Figure 2: Sample Relos outputs. Relos was used to generate and analyze promoters using four different models. Five thousand promoters were generated in all Figure 2 simulations. A. A simulation that depicts a single activator, modeled as an additive rule. B. A simulation that depicts an activator and a repressor modeled as additive rules. C. A simulation that depicts a synergistic rule between two regulatory elements. Each element has a small additive contribution to expression, but promoters with at least one of each element have enhanced expression. Gaussian noise was added to the output of the simulation at 5% of the level of expression of individual promoters. D. A simulation that depicts a cooperative interaction between two regulatory elements modeled with a hill function. Noise was added to the simulation as in C.
Mentions: Examples of simulated datasets are shown in Figure 2. As a visual aid to interpret the output of the simulations, histograms illustrating the distribution of expression values are shown. Figure 2a shows the distribution of expression values for 5000 fixed-length random promoters consisting of variable numbers of a single type of cis-regulatory activator site and neutral spacer elements, where all elements are equally probable. The expression is therefore a reflection of the distribution of the activator element. Relos outputs the expected Poisson distribution for expression. Figure 2b shows the results from an activator-repressor combination. Because expression is now a function of two inputs, it follows the expected Gaussian distribution. Figure 2c shows the results from a synergistic rule set, with noise at 5% of the expression level. In this simulation, each element has a small additive effect on expression individually, but when both regulatory elements are present in the same promoter, a large expression effect is observed. As expected, the result of the simulation is a bimodal distribution, where the second peak represents promoters containing both regulatory elements. Figure 2d shows the output of a cooperative interaction, modeled by a Hill function. A Hill function is a transition function of the form:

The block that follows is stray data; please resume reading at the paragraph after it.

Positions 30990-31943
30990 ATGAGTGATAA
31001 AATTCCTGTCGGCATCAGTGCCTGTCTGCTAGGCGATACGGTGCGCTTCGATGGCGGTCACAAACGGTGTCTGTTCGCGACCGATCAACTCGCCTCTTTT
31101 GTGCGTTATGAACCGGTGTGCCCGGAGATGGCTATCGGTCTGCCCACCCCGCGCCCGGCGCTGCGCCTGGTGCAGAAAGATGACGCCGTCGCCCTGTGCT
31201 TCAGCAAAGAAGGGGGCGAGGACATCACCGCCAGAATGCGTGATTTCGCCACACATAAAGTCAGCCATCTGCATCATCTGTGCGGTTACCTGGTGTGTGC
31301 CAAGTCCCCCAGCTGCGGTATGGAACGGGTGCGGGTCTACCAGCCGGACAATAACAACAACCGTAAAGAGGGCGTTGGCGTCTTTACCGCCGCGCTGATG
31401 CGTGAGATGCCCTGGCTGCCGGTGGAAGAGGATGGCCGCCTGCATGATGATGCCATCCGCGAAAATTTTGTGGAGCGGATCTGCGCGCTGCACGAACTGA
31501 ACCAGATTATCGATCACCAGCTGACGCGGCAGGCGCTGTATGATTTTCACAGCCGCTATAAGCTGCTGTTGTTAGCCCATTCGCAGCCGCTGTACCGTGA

Bottom Line: We found good agreement between sets of simulated promoters and predicted regulatory modules from real expression data.The source code is available online and as additional material.The test sets are available as additional material.